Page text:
Are nonspecific practice guidelines potentially harmful? A randomized comparison of the effect of nonspecific versus specific guidelines on physician decision making

Paul G. Shekelle, Richard L. Kravitz, Jennifer Beart, Michael Marger, Mingming Wang, Martin Lee

Research output: Contribution to journalArticle

90 Citations (Scopus)

Abstract

Objective. To test the ability of two different clinical practice guideline formats to influence physician ordering of electrodiagnostic tests in low back pain. Data Sources/Study Design. Randomized controlled trial of the effect of practice guidelines on self-reported physician test ordering behavior in response to a series of 12 clinical vignettes. Data came from a national random sample of 900 U.S. neurologists, physical medicine physicians, and general internists. Intervention. Two different versions of a practice guideline for the use of electrodiagnostic tests (EDT) were developed by the U.S. Agency for Health Care Policy and Research Low Back Problems Panel. The two guidelines were similar in content but varied in the specificity of their recommendations. Data Collection. The proportion of clinical vignettes for which EDTs were ordered for appropriate and inappropriate clinical indications in each of three physician groups were randomly assigned to receive vignettes alone, vignettes plus the nonspecific version of the guideline, or vignettes plus the specific version of the guideline. Principal Findings. The response rate to the survey was 71 percent. The proportion of appropriate vignettes for which EDTs were ordered averaged 77 percent for the no guideline group, 71 percent for the nonspecific guideline group, and 79 percent for the specific guideline group (p = .002). The corresponding values for the number of EDTs ordered for inappropriate vignettes were 32 percent, 32 percent, and 26 percent, respectively (p = .08). Pairwise comparisons showed that physicians receiving the nonspecific guidelines ordered fewer EDTs for appropriate clinical vignettes than did physicians receiving no guidelines (p = .02). Furthermore, compared to physicians receiving nonspecific guidelines, physicians receiving specific guidelines ordered significantly more EDTs for appropriate vignettes (p = .0007) and significantly fewer EDTs for inappropriate vignettes (p = .04). Conclusions. The clarity and clinical applicability of a guideline may be important attributes that contribute to the effects of practice guidelines.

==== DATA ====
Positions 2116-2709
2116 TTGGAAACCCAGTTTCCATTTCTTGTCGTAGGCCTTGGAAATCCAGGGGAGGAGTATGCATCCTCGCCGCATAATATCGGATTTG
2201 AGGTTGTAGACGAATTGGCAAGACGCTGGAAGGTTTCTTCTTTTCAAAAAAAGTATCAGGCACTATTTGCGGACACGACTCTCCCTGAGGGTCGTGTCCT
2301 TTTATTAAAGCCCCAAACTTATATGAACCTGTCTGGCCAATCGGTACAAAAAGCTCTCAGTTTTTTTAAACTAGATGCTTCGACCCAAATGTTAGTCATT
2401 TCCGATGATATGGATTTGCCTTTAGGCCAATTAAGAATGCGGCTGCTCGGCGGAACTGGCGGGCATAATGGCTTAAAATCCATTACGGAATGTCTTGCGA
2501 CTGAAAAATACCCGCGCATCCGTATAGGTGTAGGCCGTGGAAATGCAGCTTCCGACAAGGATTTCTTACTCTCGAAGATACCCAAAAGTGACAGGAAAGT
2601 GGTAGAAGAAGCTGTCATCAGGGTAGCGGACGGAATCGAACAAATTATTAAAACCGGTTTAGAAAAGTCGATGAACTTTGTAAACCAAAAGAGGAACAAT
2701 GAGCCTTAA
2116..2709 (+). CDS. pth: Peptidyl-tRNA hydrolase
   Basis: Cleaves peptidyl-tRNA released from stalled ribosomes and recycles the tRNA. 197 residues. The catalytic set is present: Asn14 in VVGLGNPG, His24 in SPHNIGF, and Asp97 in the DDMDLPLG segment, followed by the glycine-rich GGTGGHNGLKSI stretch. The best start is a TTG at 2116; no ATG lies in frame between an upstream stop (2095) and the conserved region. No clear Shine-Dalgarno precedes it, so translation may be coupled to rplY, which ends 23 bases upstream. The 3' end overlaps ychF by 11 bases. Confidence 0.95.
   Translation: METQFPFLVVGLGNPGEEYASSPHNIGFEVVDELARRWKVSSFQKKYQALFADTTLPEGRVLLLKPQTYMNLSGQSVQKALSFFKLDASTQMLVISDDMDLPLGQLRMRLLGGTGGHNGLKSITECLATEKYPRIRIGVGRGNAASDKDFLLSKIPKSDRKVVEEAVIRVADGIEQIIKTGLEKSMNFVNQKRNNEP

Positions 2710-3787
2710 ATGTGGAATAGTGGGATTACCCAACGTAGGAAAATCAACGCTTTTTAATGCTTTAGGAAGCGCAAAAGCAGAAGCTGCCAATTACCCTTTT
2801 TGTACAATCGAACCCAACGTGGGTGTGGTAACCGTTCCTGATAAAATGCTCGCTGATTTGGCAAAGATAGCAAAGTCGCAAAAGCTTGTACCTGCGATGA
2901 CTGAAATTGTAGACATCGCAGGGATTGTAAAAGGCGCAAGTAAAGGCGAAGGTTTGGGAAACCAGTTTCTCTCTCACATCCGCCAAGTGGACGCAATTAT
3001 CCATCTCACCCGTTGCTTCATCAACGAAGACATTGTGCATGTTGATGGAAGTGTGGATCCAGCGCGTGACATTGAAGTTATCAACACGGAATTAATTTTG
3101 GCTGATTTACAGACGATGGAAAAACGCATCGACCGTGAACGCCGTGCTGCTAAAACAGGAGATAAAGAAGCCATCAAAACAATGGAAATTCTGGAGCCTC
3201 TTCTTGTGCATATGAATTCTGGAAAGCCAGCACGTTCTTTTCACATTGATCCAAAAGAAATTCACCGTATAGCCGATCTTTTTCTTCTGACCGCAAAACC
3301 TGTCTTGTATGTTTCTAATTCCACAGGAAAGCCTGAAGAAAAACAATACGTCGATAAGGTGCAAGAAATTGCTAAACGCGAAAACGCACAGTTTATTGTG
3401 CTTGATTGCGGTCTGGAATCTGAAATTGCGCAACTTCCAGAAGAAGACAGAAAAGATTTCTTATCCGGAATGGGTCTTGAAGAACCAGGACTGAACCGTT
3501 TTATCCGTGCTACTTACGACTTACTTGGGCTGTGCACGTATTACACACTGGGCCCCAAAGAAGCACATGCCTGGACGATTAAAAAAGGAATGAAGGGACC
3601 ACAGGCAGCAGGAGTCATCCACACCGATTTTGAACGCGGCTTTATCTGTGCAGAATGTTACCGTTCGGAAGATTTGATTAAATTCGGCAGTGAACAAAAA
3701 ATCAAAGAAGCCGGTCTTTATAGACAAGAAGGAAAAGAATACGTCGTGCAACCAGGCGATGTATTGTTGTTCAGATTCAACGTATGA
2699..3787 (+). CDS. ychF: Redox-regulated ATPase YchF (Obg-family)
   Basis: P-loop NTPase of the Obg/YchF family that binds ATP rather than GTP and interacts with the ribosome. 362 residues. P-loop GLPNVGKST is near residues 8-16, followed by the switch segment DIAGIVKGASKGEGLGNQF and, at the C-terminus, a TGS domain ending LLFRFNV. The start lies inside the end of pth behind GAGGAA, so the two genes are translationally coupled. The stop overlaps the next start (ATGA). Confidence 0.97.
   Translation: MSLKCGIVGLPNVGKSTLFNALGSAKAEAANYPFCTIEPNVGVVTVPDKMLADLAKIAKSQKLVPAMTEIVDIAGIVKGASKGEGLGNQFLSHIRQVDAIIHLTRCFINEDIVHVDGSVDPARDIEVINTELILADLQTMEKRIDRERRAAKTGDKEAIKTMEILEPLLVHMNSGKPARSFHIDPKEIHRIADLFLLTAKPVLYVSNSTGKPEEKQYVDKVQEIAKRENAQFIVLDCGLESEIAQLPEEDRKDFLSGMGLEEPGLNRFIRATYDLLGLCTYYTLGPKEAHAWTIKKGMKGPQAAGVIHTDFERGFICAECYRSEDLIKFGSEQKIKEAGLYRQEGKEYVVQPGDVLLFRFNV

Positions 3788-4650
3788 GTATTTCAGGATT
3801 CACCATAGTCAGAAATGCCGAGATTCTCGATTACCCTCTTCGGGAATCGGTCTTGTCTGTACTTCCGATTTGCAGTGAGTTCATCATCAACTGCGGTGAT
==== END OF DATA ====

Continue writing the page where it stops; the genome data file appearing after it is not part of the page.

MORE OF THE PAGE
Original languageEnglish (US)
Pages (from-to)1429-1448
Number of pages20
JournalHealth Services Research
Volume34
Issue number7
StatePublished - Mar 2000

Fingerprint

Practice Guidelines
Decision Making
physician
Guidelines
Physicians
decision making
Group
United States Agency for Healthcare Research and Quality
random sample
Physical and Rehabilitation Medicine
Aptitude
pain
indication
Information Storage and Retrieval
Low Back Pain
medicine
health care
Randomized Controlled Trials
ability
Values

Keywords

  • Physician decision making
  • Practice guidelines: Nonspecific, specific

ASJC Scopus subject areas

  • Nursing(all)
  • Health(social science)
  • Health Professions(all)
  • Health Policy

Cite this

Are nonspecific practice guidelines potentially harmful? A randomized comparison of the effect of nonspecific versus specific guidelines on physician decision making. / Shekelle, Paul G.; Kravitz, Richard L.; Beart, Jennifer; Marger, Michael; Wang, Mingming; Lee, Martin.

In: Health Services Research, Vol. 34, No. 7, 03.2000, p. 1429-1448.

Research output: Contribution to journalArticle

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abstract = "Objective. To test the ability of two different clinical practice guideline formats to influence physician ordering of electrodiagnostic tests in low back pain. Data Sources/Study Design. Randomized controlled trial of the effect of practice guidelines on self-reported physician test ordering behavior in response to a series of 12 clinical vignettes. Data came from a national random sample of 900 U.S. neurologists, physical medicine physicians, and general internists. Intervention. Two different versions of a practice guideline for the use of electrodiagnostic tests (EDT) were developed by the U.S. Agency for Health Care Policy and Research Low Back Problems Panel. The two guidelines were similar in content but varied in the specificity of their recommendations. Data Collection. The proportion of clinical vignettes for which EDTs were ordered for appropriate and inappropriate clinical indications in each of three physician groups were randomly assigned to receive vignettes alone, vignettes plus the nonspecific version of the guideline, or vignettes plus the specific version of the guideline. Principal Findings. The response rate to the survey was 71 percent. The proportion of appropriate vignettes for which EDTs were ordered averaged 77 percent for the no guideline group, 71 percent for the nonspecific guideline group, and 79 percent for the specific guideline group (p = .002). The corresponding values for the number of EDTs ordered for inappropriate vignettes were 32 percent, 32 percent, and 26 percent, respectively (p = .08). Pairwise comparisons showed that physicians receiving the nonspecific guidelines ordered fewer EDTs for appropriate clinical vignettes than did physicians receiving no guidelines (p = .02). Furthermore, compared to physicians receiving nonspecific guidelines, physicians receiving specific guidelines ordered significantly more EDTs for appropriate vignettes (p = .0007) and significantly fewer EDTs for inappropriate vignettes (p = .04). Conclusions. The clarity and clinical applicability of a guideline may be important attributes that contribute to the effects of practice guidelines.",
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